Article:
14 déc 2007
Competition Law and Policy in Switzerland
Swiss competition policy has traditionally been relatively lenient and low profile. The impact of competition policy on economic development has therefore been at best neutral. As the slow rate of growth becomes an issue, however, a more vigorous approach to competition has been identified as an important factor for improving growth prospects. The 2003 reform of the Cartel Act strengthened Swiss competition law, in particular by introducing direct sanctions for the most serious infringements and a leniency programme, thus bringing it closer to that of the European Union and of many other OECD countries. The Swiss Competition Commission has been given considerable new powers to combat private restraints of competition. Comco will have to enforce the new laws resolutely and step up action to promote regulatory reforms. In doing so, it is burdened by institutional arrangements and mechanisms that temper its full independence. The Swiss competition enforcers do not benefit from the networks of exchanges available to national competition authorities in EU member States. Matters are further complicated by a relative lack of resources. Strengthening competition is key for an effective internal market. The amendments to strengthen the Cartel Law and pending reform proposals signal determination on the part of the Confederation to tackle the problems. This report served as the basis for a peer review in the Competition Committee in 2005.
14 déc 2007
Competition and Regulation in Agriculture
The Competition Committee (WP2 on Competition and Regulation) hold a roundtable discussion in June 2004 on Competition and Regulation in Agriculture: Monopsony Buying and Joint Selling. Monopsonistic purchasing practices and joint price-setting activities in the agro-food sector were examined, with a particular focus on regulation and on the potential improvements that could arise from more pro-competitive regulations. Joint activity by producers can have a number of beneficial effects, such as from promoting a brand or food that would not otherwise be promoted, promoting a style of production (like organic production) or purchasing in large quantity in order to obtain quantity discounts. Harms may arise when the joint activity involves price or qualitysetting and there is little competition from close substitutes. Cartellike activity by producers has often been supported by governments but is unlikely to achieve stated public policy goals because it often leads to higher consumer prices but enhance land values more than farmer income. Potentially monopsonistic purchasing practices in the agricultural sector were also considered. At times, price manipulation by large purchasers may occur. Competition authorities play an important role in assuring that activities of purchasers do not involve market power, particularly when purchases are concentrated in few, large firms and sellers have limited options besides selling into a highly concentrated market. However, to the extent that purchasers wish to contract for very specific forms of production, such as specific varieties of grain, there can be good commercial reasons that a purchaser would wish to focus on a specific forms of production and agriculture products should not be considered different from supplies in other sectors, which are customized for different purchasers.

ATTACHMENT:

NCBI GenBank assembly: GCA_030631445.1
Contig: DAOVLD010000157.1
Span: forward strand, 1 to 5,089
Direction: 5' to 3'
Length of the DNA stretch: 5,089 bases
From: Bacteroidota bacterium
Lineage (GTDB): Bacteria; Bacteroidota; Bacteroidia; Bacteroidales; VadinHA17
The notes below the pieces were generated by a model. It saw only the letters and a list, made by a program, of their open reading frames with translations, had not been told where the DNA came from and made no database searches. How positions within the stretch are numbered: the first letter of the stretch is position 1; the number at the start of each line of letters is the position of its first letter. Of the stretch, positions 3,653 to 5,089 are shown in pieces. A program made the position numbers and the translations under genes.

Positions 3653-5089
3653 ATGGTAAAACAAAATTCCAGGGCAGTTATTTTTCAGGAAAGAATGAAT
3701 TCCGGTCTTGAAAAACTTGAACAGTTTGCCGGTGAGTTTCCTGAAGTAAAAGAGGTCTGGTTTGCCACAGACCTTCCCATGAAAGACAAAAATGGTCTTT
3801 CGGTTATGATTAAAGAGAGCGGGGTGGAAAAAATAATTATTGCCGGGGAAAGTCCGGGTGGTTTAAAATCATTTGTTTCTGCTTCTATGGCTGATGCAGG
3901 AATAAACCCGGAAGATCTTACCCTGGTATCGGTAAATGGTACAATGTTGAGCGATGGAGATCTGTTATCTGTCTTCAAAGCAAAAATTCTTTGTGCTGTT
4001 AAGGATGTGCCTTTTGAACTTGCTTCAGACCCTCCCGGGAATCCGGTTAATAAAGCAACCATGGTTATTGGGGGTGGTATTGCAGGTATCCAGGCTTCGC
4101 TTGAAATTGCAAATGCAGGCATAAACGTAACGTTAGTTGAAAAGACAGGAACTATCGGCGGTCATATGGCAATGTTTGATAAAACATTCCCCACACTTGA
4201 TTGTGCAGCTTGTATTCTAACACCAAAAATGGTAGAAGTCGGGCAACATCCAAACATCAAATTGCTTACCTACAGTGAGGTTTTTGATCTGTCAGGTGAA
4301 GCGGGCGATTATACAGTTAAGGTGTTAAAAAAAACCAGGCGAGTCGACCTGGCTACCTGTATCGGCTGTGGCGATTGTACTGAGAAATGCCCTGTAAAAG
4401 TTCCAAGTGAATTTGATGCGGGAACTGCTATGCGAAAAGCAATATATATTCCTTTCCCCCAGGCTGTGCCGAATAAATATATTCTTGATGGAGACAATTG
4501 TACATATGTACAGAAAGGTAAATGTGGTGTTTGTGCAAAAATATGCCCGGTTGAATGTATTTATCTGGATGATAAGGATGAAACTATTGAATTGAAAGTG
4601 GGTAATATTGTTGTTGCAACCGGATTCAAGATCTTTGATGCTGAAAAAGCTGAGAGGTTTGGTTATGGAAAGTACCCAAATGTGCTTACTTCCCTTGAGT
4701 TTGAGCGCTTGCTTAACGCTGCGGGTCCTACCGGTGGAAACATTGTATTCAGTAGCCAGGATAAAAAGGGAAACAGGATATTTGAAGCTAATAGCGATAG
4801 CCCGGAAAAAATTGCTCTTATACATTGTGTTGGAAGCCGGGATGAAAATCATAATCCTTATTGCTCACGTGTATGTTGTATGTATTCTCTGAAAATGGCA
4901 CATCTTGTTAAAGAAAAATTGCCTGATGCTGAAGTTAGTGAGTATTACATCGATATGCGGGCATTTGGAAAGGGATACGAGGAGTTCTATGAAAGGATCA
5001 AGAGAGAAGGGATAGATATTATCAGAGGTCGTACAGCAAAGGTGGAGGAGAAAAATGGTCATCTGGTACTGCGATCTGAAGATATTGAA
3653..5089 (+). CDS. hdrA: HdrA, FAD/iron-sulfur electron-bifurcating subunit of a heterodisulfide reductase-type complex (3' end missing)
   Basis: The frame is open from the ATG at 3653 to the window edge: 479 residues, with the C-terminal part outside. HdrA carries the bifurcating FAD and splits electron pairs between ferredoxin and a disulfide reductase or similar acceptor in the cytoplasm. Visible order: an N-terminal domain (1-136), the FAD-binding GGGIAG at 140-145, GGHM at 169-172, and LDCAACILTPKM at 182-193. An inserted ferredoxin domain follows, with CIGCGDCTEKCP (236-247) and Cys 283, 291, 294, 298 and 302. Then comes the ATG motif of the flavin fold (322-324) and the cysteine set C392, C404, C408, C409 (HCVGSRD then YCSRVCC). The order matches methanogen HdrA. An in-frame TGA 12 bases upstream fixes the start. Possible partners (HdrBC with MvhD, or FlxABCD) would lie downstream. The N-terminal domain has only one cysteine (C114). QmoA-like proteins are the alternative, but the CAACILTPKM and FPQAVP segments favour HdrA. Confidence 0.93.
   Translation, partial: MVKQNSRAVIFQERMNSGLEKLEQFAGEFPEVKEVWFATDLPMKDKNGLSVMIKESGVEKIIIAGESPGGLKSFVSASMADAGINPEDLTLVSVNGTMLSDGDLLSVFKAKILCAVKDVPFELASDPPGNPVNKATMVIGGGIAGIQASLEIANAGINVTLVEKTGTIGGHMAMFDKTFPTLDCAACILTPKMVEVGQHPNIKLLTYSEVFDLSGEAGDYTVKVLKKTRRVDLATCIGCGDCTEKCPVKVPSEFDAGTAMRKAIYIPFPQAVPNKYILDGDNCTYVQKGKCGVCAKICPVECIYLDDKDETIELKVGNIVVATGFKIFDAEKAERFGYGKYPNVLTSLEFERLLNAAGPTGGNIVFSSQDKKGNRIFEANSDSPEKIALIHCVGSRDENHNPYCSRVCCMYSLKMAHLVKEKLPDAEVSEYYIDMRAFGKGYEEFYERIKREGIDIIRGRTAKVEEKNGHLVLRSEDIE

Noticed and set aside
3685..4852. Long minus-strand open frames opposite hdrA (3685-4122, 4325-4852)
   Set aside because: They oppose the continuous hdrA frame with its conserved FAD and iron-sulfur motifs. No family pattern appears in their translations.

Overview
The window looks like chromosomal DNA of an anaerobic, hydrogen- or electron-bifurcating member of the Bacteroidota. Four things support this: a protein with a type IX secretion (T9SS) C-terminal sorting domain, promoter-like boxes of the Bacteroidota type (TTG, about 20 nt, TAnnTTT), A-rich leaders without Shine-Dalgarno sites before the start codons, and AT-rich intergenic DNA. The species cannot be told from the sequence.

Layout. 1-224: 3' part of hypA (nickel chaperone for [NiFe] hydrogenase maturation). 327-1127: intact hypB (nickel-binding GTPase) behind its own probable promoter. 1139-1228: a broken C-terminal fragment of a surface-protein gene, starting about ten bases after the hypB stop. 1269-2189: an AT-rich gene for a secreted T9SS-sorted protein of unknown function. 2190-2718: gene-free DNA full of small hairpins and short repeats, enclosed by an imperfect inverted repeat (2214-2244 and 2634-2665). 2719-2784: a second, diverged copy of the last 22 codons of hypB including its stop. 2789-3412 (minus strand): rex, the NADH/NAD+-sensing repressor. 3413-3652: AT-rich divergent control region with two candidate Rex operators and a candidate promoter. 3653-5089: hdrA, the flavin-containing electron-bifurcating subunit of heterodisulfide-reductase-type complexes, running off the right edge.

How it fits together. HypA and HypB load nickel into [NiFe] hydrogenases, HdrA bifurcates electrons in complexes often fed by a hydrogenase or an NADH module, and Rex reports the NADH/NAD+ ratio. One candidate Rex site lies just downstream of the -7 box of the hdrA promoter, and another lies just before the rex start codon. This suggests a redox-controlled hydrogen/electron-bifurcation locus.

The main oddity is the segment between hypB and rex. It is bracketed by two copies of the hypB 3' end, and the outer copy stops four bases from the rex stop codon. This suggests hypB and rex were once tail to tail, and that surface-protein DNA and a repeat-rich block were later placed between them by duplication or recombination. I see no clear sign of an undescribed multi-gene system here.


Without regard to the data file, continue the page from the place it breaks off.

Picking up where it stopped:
14 déc 2007
Environmental Regulation and Competition
Environmental protection and competitive markets are two of the highest policy priorities. In June 2006 the Competition Committee held a roundtable discussion on potential restrictions to competition due to environmental protection. Environmental regulations can constitute substantial barriers to entry in some markets, can provide a basis for predatory behaviour in some markets and can be harmful to competition and welfare through a variety of other channels. Environmental rules can thus raise prices to consumers by reducing competition in the market. Any assessment of the costs and benefits of an existing or proposed environmental rule is incomplete without an analysis of the costs generated by any resulting reduction in competition. On the other hand, there is no firm empirical evidence that environmental policy affects the competitiveness of firms and countries. Ideally, environmental policies should be effective and among equally effective policies, the policy that is least restrictive of competition should be chosen. Environmental policy makers should ensure that environmental benefits continue to outweigh costs, including the indirect costs associated with effects on market structure. Environmental policy is first and foremost about securing public environmental goods which are demanded in their own right and which are fundamental to a well-functioning market.